The CA-REU will include both academic enrichment activities and social and cultural enrichment activities.
Academic Enrichment Activities – Research Projects: Each project will take a team-based approach where students will be working with another student as well as being mentored by the research mentors. Team members will meet weekly to discuss the ongoing activities of the research project.
Team Project 1: The Potential Impact of Legislative Initiatives on Gun Violence in the United States
Research Mentors: Beth Bjerregaard (CJUS)
Goal: The goal of this project will be to assess whether or not legislative initiatives impact gun violence across the United States. We will examine both the direct impact of various state legislation as well as examine the influence of other important factors such as lobbying monies, gun ownership and various cultural factors.
Description: In the past several years, there has been renewed interest in identifying factors that could reduce the amount of gun violence in the United States. One of the methods proposed is to both toughen existing gun laws as well as to introduce new legislative initiatives. However, little research has been conducted to examine the effectiveness of these legislative strategies in reducing various forms of gun violence including both criminal violence (e.g., homicides, robberies with a firearm, etc.) as well as suicides and accidental deaths. This project will address this issue as well as attempt to determine if lobbying monies, indirectly influence rates of firearm violence. Data will be collected from a variety of publically available data sources. Students will be trained on how to collect information from these sites, create a database and statistically analyze these relationships while control for other relevant potential influences. In addition, these relationships will be spatially mapped to determine if geographical patterns exist.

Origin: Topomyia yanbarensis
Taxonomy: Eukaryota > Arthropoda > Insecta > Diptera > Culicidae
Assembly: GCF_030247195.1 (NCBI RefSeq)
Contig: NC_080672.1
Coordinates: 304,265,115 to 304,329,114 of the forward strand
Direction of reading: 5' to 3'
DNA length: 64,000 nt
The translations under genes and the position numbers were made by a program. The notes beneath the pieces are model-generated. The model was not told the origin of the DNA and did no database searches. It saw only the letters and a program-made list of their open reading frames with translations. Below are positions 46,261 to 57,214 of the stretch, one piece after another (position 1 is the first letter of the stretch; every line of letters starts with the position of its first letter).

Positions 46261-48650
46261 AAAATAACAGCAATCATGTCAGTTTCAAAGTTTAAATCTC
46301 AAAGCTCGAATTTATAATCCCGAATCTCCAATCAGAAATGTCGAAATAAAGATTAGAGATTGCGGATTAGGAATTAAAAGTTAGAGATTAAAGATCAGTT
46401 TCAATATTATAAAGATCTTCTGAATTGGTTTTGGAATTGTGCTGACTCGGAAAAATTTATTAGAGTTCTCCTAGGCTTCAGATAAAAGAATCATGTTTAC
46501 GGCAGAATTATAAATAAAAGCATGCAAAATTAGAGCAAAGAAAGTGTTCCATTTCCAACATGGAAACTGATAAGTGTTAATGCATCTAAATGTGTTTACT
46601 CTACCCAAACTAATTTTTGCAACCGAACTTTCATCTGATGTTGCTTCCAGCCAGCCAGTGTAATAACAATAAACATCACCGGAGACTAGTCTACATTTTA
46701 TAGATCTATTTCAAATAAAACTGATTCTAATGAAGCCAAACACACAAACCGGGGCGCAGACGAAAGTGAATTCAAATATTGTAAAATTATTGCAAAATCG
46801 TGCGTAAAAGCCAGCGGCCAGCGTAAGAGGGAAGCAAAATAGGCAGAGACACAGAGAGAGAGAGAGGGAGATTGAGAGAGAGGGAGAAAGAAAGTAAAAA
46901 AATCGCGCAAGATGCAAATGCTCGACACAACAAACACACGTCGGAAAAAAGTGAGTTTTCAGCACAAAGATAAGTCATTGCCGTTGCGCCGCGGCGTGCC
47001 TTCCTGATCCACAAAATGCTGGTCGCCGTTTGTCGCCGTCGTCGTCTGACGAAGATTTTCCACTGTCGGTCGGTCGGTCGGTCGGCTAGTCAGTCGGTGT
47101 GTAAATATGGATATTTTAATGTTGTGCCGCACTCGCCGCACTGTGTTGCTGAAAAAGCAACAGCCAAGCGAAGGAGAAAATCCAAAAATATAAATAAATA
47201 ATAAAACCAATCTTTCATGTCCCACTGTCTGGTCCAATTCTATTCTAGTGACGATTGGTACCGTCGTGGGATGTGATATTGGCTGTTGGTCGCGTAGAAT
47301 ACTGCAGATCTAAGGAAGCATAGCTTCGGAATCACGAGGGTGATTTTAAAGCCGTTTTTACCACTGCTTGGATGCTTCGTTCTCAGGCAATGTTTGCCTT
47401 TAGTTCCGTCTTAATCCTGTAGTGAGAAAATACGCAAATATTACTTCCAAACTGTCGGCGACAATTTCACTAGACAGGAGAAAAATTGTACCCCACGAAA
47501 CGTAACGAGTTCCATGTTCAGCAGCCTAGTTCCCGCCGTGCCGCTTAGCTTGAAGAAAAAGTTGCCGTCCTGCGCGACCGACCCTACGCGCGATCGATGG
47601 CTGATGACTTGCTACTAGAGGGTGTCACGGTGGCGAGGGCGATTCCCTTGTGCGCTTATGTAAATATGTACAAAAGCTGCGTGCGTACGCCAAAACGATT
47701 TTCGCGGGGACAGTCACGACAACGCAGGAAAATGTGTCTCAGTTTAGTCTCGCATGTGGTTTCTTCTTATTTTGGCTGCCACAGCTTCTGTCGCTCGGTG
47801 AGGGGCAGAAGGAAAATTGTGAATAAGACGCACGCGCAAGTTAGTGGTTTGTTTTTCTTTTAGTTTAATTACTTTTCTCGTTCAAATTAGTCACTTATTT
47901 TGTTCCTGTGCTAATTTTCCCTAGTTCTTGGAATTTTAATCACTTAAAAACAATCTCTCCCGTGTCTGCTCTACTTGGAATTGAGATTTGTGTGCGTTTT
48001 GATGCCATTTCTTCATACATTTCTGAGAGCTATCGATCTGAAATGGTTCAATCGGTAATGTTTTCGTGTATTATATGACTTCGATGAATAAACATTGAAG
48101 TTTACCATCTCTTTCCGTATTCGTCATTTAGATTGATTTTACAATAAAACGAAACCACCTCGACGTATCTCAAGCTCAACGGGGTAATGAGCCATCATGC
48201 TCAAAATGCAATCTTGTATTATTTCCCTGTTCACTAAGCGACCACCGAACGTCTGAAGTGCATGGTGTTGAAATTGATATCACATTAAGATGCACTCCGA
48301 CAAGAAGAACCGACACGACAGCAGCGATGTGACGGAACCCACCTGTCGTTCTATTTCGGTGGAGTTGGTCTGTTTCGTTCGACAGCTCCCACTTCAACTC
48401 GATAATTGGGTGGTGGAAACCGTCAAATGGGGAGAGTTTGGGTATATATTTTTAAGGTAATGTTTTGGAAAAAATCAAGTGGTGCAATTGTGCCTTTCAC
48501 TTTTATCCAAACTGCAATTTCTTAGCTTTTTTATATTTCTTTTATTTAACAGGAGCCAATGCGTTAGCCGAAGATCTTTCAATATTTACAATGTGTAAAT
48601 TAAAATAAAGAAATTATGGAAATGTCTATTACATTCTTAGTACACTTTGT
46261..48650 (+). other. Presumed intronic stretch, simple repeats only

CA-REU Student’s Role: Students will be responsible for helping to identify factors that might influence gun violence, collecting the necessary data, compiling a database, and statistically testing these relationships. Finally, the data will be imported into Geographic Information Systems (GIS) mapping software and students will generate the appropriate data visualizations to test whether spatial relationships exist in the data. The summer experience will conclude with a presentation of the students’ findings as well as a draft manuscript to be submitted to a peer-review journal.
Team Project 2: Homicide Hotspots in Charlotte, NC: An Examination of Geographic, Situational and Environmental Factors
Research Mentors: M. Lyn Exum (CJUS), Michael G. Turner (CJUS), Wenwu Tang (GEOG)
Goal: The goal of this project is to collect and analyze data related to the 85 homicides and non-negligent manslaughters occurring in Charlotte, North Carolina in 2017. Data from divergent sources will be collected and merged to gain a deeper understanding of the spatial locations of these crimes. Statistical models will then be estimated to explore the impact of environmental and situational factors that may have been associated with these crimes.